Quick Intro to Modeling RF and Microwave Heating
Fanny Littmarck | May 20, 2014
We like to feature a certain waveguide model in our RF and microwave heating webinars because it illustrates the concept in a way that is easy to understand. Here it is again, serving as a quick intro to modeling RF and microwave heating.
Brief Intro to RF and Microwave Heating
When energy from electromagnetic fields is transformed into thermal energy, RF heating occurs. There are two different types of RF heating methods: induction and dielectric. Induction heating takes place in materials with a high electrical conductivity, such as copper or other metals, for instance. Eddy currents are induced by the alternating electromagnetic field and the resistive losses heat up the material. Dielectric heating, on the other hand, happens in — you guessed it — nonconducting material, when it’s subjected to a high-frequency electromagnetic field. The alternating electromagnetic field causes the dielectric molecules to flip back and forth and the material to heat up due to internal friction.
The example we will go through here involves both induction and dielectric heating.
A Waveguide Bend with Microwave Heating
To redirect microwaves passing through a waveguide, you can add a bent section. This is appropriately referred to as a waveguide bend. When you have such a bend in between two straight, rectangular waveguides, it will look something like this:
Schematic of an aluminum waveguide with a bend. The top is deliberately omitted in order to reveal copper coating and a dielectric block inside.
As you can see, our particular waveguide not only includes a bend, but also a lossy dielectric block (an insulator). That may seem a bit odd; in reality, you might have a tuner or resonator or something in there instead. The block in our example is there to demonstrate in a simple way how we would model microwave heating.
Model Background and Results
We pass electromagnetic waves in through one end of the waveguide (the end farthest away from the dielectric block) via a power source of 100 watts. The waves oscillate at 10 GHz and move along the rectangular waveguide, around the bend, and then come in contact with the insulator before exiting our model through the other end.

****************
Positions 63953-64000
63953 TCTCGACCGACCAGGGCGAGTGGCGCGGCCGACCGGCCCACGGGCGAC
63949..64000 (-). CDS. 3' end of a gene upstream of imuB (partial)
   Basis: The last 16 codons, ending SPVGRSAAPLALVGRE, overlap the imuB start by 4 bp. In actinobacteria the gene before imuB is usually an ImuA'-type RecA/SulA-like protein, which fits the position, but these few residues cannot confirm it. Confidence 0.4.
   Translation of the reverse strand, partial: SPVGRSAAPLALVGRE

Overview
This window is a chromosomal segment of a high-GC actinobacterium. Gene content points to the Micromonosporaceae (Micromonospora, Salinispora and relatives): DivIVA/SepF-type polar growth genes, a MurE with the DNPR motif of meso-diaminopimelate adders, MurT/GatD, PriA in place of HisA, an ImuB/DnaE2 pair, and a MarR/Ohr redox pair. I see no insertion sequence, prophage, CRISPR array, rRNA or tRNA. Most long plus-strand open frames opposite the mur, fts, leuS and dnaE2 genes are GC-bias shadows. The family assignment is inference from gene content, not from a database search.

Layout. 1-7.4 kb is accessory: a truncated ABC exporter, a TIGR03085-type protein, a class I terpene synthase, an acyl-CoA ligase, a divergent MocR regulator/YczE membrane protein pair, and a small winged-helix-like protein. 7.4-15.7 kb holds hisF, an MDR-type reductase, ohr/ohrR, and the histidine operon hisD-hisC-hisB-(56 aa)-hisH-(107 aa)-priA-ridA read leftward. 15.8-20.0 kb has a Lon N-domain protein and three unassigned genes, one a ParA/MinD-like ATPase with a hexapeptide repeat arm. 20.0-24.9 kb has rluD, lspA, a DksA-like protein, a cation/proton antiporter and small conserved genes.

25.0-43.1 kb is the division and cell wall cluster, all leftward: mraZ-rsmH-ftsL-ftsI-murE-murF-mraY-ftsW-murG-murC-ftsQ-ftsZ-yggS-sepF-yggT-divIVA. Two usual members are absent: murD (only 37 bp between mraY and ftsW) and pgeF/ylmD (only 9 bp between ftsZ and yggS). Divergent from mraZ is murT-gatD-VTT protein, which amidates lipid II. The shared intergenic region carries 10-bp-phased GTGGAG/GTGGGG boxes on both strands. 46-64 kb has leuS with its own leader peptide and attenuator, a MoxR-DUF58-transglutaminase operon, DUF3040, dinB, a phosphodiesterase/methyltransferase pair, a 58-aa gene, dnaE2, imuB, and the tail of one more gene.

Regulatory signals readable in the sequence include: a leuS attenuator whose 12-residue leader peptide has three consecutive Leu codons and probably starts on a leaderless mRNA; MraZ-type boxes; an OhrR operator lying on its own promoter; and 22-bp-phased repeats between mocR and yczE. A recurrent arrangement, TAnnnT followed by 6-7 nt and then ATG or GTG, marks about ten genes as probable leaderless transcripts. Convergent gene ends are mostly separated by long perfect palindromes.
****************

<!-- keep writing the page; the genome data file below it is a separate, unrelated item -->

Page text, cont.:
Note that the waveguide in our model is assumed to continue ad infinitum.
We want to figure out how the waveguide and block heat up over time.
We can solve this in two stages using COMSOL Multiphysics and the RF Module:
Let’s fast forward to the results.
First, we want to find out how the waveguide heats up after turning on the power source.
Next, we can study the electromagnetic fields and temperature for a steady-state solution after the assembly has reached thermal equilibrium. Via the “View” node in the Model Builder, we can hide geometric entities. By hiding the top two layers of the waveguide, we’ll get a much clearer picture of what’s going on inside:
Inside the waveguide: The temperature of the dielectric block as well as the electric (red arrows) and magnetic fields (green arrows) and power flow (blue arrows) are displayed.
Here’s a closer look at the magnetic fields and dielectric block:
We can also study the electromagnetic fields before and after heating up.
The block’s material properties are functions of temperature, so when it heats up, the electric properties change. Below, the loss tangent in the block is plotted for the steady-state solution. The nonuniform loss tangent distribution is the result of a nonuniform temperature distribution.
Learn How to Build this Model
You can model RF and microwave heating with COMSOL Multiphysics and the RF Module. The model featured here can be downloaded either through the software (via the RF Model Library, under “Microwave Heating”) or the Model Gallery.
Note that the model can be opened with the geometry, mesh, materials, and such pre-loaded, but you will still need to go through the solution steps. In other words, if you’re following the model documentation, you can skip all the steps except for compute.